Who will be left out of the BCS Title Game?

September, 24, 2008
09/24/08
3:33
PM ET

I hope it doesn't come to this, but in the back of all of our minds, c'mon, admit it, you know it probably will. And so the beauty contest is on. Technically, it began when USC drilled a Virginia team who had just come off a bowl season. Then again, now that UVA team, er, this particular UVA team, is so poorly thought of they are almost a TD underdog to Duke.

At issue: what if there are more than two undefeated teams from BCS conferences? Who gets left out this time? USC, which is the elite powerhouse according to pollsters in the sport right now? Oklahoma? Or an SEC champ that would have to leapfrog someone to make the top two to avoid Auburn's fate a few years back? Heck, you could throw USF in the mix too, although given how far back the Bulls are and the looks of their remaining schedule and it's no sure thing they'd be ranked higher than the BYU-Utah winner.

My three cents: An undefeated SEC champ is not going to get left out, whether that means Georgia, Florida, LSU or Alabama. Any of those teams would have posted too many wins over top 15 teams not to jump up the rankings.

•Georgia's resume would include a win at ASU; over a top 10 Bama team; at LSU, against Florida; at Auburn, over a possible top 25 Ga. Tech team and then against another heavyweight in the SEC title game.

•Florida's list: A three TD win over what might become the ACC champ (Miami); LSU; Georgia; and then the SEC title game.

•LSU's list: At Auburn; at Florida; home against UGA; Alabama and then the SEC title game.

•Alabama's list: A rout of a top 10 Clemson team; at UGA; at LSU; Auburn and then the SEC title game.

The easiest of those four would be Florida's schedule and the Gators still would likely have to beat three top 10 opponents.

Oklahoma's path includes the big Oct. 11 game against Texas, which could be a top five matchup. After that there are games against Texas Tech and at (maybe a top 20) Oklahoma State and a potential meeting with Mizzou that also could be a top 5 team at that point.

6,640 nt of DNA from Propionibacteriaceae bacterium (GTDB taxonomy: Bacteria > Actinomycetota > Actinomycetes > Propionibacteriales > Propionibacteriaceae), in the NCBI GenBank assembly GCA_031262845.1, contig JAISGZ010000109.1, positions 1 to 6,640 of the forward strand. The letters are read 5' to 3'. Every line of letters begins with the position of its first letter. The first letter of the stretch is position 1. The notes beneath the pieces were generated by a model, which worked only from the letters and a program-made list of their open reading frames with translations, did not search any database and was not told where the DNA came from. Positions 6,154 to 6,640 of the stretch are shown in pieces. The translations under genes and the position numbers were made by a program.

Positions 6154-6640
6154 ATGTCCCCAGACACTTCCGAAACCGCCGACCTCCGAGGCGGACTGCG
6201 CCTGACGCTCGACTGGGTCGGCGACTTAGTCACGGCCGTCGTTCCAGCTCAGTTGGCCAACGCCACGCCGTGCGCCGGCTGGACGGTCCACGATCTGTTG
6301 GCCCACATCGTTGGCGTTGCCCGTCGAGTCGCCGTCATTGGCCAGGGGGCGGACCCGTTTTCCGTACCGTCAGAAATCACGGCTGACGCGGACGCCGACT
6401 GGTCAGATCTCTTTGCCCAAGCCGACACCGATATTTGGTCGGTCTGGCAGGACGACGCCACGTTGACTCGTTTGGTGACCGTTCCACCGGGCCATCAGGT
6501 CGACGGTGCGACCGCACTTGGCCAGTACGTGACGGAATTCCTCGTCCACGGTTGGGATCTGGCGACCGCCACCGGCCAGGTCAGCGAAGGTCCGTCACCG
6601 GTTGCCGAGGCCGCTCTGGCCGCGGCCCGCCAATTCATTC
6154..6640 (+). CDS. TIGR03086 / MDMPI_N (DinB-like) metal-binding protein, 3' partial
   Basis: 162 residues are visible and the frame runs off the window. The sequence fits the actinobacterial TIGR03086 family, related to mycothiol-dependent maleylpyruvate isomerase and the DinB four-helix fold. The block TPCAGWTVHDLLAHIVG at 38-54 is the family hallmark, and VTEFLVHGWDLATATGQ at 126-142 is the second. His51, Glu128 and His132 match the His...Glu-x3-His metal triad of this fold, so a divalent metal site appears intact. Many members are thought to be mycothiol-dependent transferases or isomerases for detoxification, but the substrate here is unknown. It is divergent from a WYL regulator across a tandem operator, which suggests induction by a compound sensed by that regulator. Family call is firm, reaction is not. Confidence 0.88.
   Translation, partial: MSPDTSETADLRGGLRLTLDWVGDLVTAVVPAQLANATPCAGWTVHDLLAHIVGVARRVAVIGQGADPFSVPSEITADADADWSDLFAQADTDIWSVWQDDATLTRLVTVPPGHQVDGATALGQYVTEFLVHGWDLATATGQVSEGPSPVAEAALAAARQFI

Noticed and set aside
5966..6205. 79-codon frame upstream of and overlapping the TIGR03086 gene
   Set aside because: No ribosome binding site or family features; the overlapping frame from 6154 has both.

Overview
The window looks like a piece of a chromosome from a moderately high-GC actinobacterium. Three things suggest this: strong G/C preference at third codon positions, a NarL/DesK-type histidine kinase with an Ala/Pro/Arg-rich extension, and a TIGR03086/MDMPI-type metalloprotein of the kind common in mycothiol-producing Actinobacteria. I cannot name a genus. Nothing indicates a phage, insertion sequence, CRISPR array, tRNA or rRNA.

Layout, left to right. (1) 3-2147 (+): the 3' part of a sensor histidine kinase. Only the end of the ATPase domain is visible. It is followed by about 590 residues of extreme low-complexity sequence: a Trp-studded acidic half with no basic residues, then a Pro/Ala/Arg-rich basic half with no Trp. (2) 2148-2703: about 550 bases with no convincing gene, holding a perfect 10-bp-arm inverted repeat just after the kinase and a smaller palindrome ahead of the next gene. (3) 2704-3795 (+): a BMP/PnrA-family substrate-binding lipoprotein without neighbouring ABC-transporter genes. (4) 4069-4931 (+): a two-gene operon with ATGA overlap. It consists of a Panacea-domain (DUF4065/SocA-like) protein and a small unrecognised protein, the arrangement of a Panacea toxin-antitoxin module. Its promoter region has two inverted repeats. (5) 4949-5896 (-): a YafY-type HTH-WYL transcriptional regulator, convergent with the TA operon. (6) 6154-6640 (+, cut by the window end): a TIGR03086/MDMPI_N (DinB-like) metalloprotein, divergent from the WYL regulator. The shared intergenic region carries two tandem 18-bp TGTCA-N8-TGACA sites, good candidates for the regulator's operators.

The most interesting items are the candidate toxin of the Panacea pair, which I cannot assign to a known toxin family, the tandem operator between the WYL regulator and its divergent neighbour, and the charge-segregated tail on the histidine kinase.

USC's road doesn't appear as rough. Yes, the Trojans hammered a top 10 team in Ohio State, 35-3, but expect a lot of doubt to fall upon the merits of those Buckeyes over the next two months from SEC corners. After that, the Trojans are stuck trying to prop up a Pac-10 conference that may not have one other top 25 team and a Notre Dame squad that probably is regarded as a mid-level ACC team, and no conference title game to boost the schedule weight.

The upshot: I don't think USC can afford more than one less-than-impressive win. The Trojans must display that aura of invincibility. They need shutouts and blow outs. Beating unranked Arizona 21-14 or Oregon State 17-10 might spark some indecision in the pollsters minds. That said, I don't think a team outside of OU or the SEC champ could leapfrog an undefeated USC team, meaning I don't see Mizzou, Texas or USF have the schedule strength to make such a jump at this stage.

There is some precedent here, but it comes with a big caveat: In 2003 USC was No. 1 in both human polls but the BCS rankings had the Trojans third, behind LSU and OU, who went on to play for the BCS title, while USC played Michigan in the Rose Bowl. Two things to keep in mind: one, the formula for the BCS standings has been changed and now places more emphasis on the human polls (the Harris Poll and the coaches poll, not the AP poll btw), and two, in 2003, all three of those teams had one loss, which broaches my aura of invincibility quotient that USC needs to maintain/build up. A team that is perceived to be hands-down the best can't also be in the one-loss crowd.

RANDOM STUFF

•Has the young Texas defense improved? Depends on what stats you look at. UT, which had been one of the worst ranked pass defenses the past two years, ranks 103rd after three games and still has games upcoming with Sam Bradford, Chase Daniel, Graham Harrell and Todd Reesing. But there is a bright side, as Suzanne Haliburton points out:

"Defensive coordinators used to covet rushing yards allowed per game and per carry. Now it's yards per pass attempt. Will Muschamp's goal is five yards per throw. So far, the Longhorns are averaging 6.18. In 2007, it was 7.61 per attempt. Third-down efficiency also is a valuable measuring stick these days. Muschamp would prefer that his defenses force a punt 70 percent of the time after a third-down play. Texas is now at 68 percent, compared to 61 a season ago. The NCAA doesn't maintain this statistic, but the Big 12 Conference does. The Longhorns are fifth in the league. Scoring defense, as always, is the ultimate defensive statistic. The Texas defense is allowing 11 points per game. That ranks 11th in the country and tops in the Big 12."

•Wisconsin has had some problems tackling thus far, writes Jeff Potrykus.